In this matchup, remember to take full advantage of Galvanic Iteration as a card advantage spell, for example, by casting it before Big Score, forcing them to have two counters. Then you can untap and play Lier or Epiphany.

Mono Red Aggro

+3 Redcap Melee-1 Lier, Disciple of the Drowned
-2 Alrund's Epiphany

You are a full-on control deck here with the occasional extra turns kill. Your card advantage generated by Expressive Iteration and Galvanic Iteration will lead you to victory. If you want to, you can play some number of Smoldering Egg in the board for this match up as an additional threat and early blocker. If you see them play more small creatures like Foundry Street Denizen, you can board in Cinderclasm.

Mono Blue Spirits

+1 Cinderclasm-1 Lier, Disciple of the Drowned
+3 Mystical Dispute-1 Alrund's Epiphany
-2 Big Score

Again, you’re playing control. Due to them being an aggro deck with countermagic, you don’t want to lean too heavily on the combo. If your sideboard is more hateful against this deck, feel free to trim even more of the combo pieces such as Big Score. A single resolved mass removal spell should be lights out. They might not expect quadruple wrath effect main deck.


+3 Soul-Guide Lantern-2 Sweltering Suns
-1 Spikefield Hazard

With your five copies of 3 damage spells instant speed, it’s relatively easy to kill all of the Greasefang, Okiba Boss. Post-board Lanterns help out a lot in making them unable to recur the Fangs with a potential Can’t Stay Away or the vehicles themselves.

As they usually play no countermagic, you can ensure that once everything is under control, you can easily go off. Anger of the Gods can be useful thanks to the exile clause, but mass removal which does not get rid of Angel tokens isn’t stellar.

Tips and Tricks

Galvanic Iteration Art by Johann Boldin
Galvanic Iteration Art by Johann Boldin

First let’s start off with Galvanic Iteration tips:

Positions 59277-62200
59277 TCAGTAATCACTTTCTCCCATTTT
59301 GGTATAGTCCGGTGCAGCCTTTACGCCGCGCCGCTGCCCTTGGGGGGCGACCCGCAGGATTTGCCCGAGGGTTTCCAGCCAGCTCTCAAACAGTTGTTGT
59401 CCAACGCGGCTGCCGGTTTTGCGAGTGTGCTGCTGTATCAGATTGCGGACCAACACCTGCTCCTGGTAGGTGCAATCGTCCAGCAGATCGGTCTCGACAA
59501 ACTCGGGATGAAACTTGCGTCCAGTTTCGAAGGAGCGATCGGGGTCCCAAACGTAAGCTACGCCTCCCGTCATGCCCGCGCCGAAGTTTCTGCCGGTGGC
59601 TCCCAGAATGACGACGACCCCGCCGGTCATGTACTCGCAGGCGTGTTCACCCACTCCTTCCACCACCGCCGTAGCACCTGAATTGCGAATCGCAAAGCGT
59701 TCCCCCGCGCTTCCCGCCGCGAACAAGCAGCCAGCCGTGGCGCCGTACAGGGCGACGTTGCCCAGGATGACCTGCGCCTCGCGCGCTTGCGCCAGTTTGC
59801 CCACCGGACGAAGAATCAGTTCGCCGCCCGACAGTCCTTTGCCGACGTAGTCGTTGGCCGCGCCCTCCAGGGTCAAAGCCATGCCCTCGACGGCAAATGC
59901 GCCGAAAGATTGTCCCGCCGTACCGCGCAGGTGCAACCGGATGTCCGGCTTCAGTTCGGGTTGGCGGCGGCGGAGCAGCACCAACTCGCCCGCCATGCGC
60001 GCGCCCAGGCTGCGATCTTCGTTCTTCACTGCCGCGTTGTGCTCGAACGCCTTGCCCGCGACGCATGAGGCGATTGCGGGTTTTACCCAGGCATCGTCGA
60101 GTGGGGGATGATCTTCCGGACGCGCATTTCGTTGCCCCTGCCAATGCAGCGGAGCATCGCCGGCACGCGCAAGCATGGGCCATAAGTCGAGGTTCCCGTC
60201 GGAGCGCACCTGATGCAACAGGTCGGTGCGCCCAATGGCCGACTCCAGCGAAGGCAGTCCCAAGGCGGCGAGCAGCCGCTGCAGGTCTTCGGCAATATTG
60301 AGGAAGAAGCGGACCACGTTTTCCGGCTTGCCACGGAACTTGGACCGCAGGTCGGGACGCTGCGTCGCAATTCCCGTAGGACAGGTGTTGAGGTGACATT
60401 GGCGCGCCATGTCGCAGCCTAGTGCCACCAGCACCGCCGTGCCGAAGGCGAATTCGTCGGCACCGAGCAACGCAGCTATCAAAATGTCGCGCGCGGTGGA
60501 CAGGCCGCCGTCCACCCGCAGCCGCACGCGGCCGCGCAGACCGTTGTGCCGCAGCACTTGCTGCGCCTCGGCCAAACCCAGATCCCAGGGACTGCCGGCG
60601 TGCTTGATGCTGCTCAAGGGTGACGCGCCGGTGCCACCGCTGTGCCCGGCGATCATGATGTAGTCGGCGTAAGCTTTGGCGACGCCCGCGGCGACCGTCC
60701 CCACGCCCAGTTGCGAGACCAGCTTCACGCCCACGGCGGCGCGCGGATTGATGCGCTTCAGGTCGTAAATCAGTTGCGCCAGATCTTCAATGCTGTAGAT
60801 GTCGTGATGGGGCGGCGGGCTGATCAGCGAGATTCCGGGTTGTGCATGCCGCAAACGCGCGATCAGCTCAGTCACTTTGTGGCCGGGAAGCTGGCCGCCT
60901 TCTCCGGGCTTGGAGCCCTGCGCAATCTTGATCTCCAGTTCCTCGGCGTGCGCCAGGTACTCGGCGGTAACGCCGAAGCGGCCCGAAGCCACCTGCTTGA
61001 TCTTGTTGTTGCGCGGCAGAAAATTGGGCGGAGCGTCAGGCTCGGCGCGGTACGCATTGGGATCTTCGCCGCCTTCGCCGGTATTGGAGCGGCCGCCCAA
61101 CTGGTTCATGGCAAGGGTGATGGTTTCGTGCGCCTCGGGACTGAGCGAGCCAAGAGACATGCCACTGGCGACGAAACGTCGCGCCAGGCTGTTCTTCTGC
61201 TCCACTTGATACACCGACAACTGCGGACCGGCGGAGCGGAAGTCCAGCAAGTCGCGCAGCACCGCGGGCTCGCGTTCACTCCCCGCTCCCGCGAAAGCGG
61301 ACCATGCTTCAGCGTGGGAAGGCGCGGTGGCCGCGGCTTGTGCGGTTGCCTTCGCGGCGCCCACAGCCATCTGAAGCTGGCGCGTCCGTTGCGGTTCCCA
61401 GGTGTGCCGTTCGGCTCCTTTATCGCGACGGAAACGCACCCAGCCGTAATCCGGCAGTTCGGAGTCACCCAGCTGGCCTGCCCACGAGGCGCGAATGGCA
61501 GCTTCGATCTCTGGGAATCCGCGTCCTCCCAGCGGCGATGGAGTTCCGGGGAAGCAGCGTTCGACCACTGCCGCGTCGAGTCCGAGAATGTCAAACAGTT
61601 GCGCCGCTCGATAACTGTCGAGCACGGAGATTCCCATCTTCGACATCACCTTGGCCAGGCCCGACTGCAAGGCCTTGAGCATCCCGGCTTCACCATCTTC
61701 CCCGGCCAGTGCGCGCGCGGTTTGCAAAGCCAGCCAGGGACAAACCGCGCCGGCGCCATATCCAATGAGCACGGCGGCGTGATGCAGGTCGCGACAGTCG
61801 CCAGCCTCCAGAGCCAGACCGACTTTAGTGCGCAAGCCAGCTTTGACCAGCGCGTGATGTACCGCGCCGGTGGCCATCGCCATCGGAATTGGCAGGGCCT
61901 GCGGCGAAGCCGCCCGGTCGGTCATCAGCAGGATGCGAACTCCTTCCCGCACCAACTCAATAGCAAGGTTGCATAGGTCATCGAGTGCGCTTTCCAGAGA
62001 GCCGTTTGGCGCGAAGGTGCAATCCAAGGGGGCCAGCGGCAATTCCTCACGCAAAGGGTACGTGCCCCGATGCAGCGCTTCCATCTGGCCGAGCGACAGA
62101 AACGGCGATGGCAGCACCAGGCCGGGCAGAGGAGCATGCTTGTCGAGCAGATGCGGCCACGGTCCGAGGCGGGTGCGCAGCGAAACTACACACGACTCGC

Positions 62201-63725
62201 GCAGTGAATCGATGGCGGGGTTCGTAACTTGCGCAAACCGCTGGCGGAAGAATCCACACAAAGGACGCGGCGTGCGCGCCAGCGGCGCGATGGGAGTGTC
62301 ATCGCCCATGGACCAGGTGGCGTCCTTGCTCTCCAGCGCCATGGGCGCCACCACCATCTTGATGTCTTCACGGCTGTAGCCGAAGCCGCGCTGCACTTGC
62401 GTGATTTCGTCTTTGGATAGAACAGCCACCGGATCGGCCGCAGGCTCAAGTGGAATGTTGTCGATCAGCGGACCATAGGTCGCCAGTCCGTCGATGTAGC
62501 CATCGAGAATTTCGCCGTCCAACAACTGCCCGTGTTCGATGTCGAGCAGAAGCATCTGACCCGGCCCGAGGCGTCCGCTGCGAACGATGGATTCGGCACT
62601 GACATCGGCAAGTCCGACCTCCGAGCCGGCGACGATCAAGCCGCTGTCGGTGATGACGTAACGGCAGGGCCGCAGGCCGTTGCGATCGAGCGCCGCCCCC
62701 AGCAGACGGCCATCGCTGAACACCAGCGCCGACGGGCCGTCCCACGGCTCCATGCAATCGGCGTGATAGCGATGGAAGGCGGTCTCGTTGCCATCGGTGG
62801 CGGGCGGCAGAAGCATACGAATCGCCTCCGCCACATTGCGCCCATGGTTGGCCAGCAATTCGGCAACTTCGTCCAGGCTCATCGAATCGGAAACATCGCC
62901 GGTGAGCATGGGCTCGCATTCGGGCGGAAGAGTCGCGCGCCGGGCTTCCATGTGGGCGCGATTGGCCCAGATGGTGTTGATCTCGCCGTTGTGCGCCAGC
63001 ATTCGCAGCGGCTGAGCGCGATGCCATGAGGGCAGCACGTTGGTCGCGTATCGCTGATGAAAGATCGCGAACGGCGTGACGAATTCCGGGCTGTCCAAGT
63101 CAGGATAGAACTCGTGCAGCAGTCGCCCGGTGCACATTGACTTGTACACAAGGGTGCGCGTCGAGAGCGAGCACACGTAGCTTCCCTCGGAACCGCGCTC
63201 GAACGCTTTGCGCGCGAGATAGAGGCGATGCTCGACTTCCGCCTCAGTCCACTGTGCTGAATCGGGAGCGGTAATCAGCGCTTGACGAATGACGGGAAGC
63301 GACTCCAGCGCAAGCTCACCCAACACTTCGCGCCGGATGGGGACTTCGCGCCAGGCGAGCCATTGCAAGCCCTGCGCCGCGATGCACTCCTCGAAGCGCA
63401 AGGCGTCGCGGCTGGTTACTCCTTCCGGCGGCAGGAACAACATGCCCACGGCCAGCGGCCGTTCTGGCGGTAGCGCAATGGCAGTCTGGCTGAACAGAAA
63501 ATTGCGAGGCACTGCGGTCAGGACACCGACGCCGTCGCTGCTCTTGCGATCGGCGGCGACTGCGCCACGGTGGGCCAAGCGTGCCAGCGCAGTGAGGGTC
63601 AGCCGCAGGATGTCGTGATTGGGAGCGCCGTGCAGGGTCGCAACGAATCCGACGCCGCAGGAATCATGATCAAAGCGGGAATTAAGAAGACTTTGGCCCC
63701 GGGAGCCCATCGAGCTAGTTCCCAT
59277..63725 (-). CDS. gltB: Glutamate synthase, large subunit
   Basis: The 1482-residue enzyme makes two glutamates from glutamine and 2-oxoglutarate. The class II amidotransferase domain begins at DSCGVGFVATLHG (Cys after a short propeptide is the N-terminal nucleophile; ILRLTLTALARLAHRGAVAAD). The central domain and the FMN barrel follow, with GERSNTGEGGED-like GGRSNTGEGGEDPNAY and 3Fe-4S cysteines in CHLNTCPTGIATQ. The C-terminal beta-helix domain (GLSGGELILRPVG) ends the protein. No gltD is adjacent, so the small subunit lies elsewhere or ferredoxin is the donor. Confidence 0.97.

• If you’ve resolved multiple Iterations, the spell after will be copied once for every Iteration that has been cast e.g. if you’ve cast Iteration and then its flashback, the next spell is going to be copied twice.
  • If you copy a spell with modes (no such spells in this version, but you could play one), the modes are copied and cannot be changed. 
  • If you copy a spell with an X in the cost, the spell is copied with the same X.
  • If you copy a spell with additional costs such as Big Score, the copy will not force you to pay that cost again.
  • Even if your opponent counters the spell you wanted to copy, it is still copied. In other words, the spell that triggers Iteration is seen by the Iteration.
  • You can play MDFCs off of Expressive Iteration’s exile such as Spikefield Hazard or Jwari Disruption.

More tips:

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Also known as Skura or IslandsInFront on Twitter and YouTube, Filip started his career upon the release of Gatecrash and has been passing the turn in all formats ever since. He coaches and creates written and video content, mainly centered around the control archetype. He is passionate about Magic game theory and countering spells. Outside of Magic, he is a fan of snooker/pool, chess and Project Management.